The Reserve Bank has signalled it is absolutely determined to lift wages and push down unemployment by slashing official interest rates to an unprecedented 1%.
After a monthly board meeting in Darwin, RBA governor Dr Philip Lowe revealed the bank would slice the cash rate by a further 0.25% after cutting by the same amount last month.
Importantly, the RBA gave no indication that it had finished cutting rates yet, which is sure to stoke speculation that rates could be heading down further over the next six months.
“Today’s decision to lower the cash rate will help make further inroads into the spare capacity in the economy,” he said.
Aim to cut unemployment and boost inflation
“It will assist with faster progress in reducing unemployment and achieve more assured progress towards the inflation target.”
The first back-to-back monthly interest rate cuts since 2012 came as Dr Lowe said the Australian economy had been growing below trend for the past year, with household consumption “weighed down by a protracted period of low-income growth and declining housing prices”.
“A further gradual lift in wages growth is still expected and this would be a welcome development,” Dr Lowe said.
He said employment growth had been strong but there had not been enough inroads made into the economy’s spare capacity, which meant overall wages growth “remains low”.
“Taken together, these labour market outcomes suggest that the Australian economy can sustain lower rates of unemployment and underemployment.”
Some room for optimism
The RBA board minutes weren’t all gloomy – they pointed out that there were some early signs that house prices in Sydney and Melbourne had stabilised, now that mortgage rates had fallen to record lows.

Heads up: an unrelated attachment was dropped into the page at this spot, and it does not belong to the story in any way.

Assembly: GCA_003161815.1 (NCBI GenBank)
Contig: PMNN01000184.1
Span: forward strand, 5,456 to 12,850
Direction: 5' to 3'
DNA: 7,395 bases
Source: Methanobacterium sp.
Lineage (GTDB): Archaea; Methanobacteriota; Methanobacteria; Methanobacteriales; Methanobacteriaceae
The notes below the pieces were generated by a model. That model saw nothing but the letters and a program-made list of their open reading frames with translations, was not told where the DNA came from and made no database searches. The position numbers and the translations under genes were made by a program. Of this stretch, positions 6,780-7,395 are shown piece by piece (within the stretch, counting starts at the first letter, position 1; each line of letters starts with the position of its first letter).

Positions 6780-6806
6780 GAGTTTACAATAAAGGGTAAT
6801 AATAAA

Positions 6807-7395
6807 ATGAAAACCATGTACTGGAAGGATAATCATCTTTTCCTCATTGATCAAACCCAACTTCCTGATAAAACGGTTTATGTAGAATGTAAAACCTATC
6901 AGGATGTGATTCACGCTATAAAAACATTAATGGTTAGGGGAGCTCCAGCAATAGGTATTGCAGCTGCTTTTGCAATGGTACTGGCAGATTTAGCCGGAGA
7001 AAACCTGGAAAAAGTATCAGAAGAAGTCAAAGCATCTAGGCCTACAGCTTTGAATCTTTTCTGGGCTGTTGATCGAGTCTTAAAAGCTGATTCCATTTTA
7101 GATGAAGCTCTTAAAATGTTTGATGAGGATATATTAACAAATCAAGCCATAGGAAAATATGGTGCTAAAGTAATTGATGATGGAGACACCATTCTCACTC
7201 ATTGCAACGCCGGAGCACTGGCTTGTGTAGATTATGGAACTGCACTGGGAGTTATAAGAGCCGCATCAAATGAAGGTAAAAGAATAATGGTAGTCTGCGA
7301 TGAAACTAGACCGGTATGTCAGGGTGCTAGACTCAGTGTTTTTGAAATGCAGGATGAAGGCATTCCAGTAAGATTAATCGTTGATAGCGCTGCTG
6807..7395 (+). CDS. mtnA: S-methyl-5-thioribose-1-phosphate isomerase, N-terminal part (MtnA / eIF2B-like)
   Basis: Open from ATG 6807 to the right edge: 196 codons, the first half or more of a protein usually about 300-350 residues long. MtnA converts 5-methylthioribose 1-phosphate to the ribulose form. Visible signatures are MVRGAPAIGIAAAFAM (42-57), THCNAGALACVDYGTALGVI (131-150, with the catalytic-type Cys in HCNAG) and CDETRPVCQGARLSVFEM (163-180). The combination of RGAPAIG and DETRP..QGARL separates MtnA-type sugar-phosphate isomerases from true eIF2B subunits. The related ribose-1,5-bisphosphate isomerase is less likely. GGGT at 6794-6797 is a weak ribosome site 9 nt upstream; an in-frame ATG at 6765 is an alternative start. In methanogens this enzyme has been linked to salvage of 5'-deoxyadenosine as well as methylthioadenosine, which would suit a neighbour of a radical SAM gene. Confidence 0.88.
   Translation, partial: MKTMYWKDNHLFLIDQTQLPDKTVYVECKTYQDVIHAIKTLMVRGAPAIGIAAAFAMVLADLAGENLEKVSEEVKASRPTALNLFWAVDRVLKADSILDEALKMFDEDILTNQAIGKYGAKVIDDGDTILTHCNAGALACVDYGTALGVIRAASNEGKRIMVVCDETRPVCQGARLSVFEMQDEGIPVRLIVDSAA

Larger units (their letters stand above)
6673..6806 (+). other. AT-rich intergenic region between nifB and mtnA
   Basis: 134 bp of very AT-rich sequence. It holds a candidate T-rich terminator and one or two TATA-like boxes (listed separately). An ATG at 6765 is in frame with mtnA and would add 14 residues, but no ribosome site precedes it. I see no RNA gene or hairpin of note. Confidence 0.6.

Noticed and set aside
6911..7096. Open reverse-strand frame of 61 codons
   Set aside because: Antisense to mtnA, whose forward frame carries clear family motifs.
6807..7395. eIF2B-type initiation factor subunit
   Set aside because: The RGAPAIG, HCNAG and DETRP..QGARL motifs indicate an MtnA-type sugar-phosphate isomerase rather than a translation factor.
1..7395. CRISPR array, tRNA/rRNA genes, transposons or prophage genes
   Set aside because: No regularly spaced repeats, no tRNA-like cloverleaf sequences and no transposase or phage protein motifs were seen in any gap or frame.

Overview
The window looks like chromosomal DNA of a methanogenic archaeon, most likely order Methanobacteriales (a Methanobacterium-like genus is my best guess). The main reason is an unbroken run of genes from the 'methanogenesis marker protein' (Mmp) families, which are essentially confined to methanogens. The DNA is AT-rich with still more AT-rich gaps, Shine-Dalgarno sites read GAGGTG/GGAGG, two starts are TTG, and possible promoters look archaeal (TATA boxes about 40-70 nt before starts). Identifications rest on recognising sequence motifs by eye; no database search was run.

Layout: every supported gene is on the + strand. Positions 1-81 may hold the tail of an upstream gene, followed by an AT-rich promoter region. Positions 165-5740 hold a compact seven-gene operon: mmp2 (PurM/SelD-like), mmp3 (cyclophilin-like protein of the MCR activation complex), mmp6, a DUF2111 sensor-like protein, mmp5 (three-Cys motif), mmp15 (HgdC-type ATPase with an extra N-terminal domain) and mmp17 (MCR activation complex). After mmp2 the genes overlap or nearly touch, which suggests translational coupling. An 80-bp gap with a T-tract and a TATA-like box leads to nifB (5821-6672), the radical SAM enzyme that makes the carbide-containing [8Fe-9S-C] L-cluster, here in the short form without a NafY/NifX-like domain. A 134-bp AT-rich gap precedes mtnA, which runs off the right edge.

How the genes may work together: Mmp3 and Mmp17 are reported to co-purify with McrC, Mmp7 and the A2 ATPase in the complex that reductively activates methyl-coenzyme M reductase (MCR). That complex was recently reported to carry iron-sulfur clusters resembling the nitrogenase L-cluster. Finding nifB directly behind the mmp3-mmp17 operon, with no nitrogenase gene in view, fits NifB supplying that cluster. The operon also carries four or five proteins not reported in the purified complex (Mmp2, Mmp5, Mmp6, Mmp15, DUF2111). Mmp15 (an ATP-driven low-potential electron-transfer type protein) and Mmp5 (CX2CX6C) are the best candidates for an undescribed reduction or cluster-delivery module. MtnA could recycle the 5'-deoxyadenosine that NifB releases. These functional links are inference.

Initially the RBA decision sent the Australian dollar slightly lower to US69.70c but it promptly climbed back to US69.81c given that the rate cut had been widely anticipated by markets.
Only one of big four banks passes on full rate cut
Now the focus is back on the big four banks – only one of which has said that it will pass on the full 25 basis point cut to its home loan borrowers.
ANZ – which was roundly condemned for not passing on the full cut last time – is the only big bank to pass on the full 25 basis points to variable interest customers this time.
Westpac cut its variable rate by 20 basis points for owner occupiers and 30 basis points for interest only loans.
Commonwealth Bank and Westpac both cut their variable home loan rates by 19 basis points on their massive books of variable home loans.
The RBA’s double rate cut is designed to stimulate consumer spending by putting extra cash in home owner’s pockets, although the effect could be muted if banks withhold some of the rate cut.
A full cut would save the average homeowner with a $400,000 housing loan over 30 years $58 a month in repayments.
Bad news for savers and retirees
However, the rate cut is bad news for savers and retirees, with rates on deposits set to plummet even closer to zero, despite some conditional interest rate specials that the banks announced yesterday to soften the blow.
The rate cut puts more pressure on the Morrison government to follow more of the RBA’s suggestions to boost the economy such as increasing infrastructure spending and putting more cash in the pockets of workers.
BIS warns governments to act
Just this week the Bank of International Settlements (BIS), which acts as the world’s peak banking authority, warned that world governments should stop relying too heavily on cheap money to boost their economies, with a warning about the build-up of major financial threats from low interest rates.
In its annual review, BIS said politicians had to start making difficult but necessary structural reforms to avoid the dangers created by easy money.
BIS general manager Agustin Carstens said low interest rates might boost an economy in the short term but longer term they could cause major dislocations, especially with higher government and household debt levels.
“The plane cannot fly on one engine only; it has to ignite all four,” he said.
“We need a better balance between monetary policy, fiscal policy, macroprudential policies and structural reforms.’’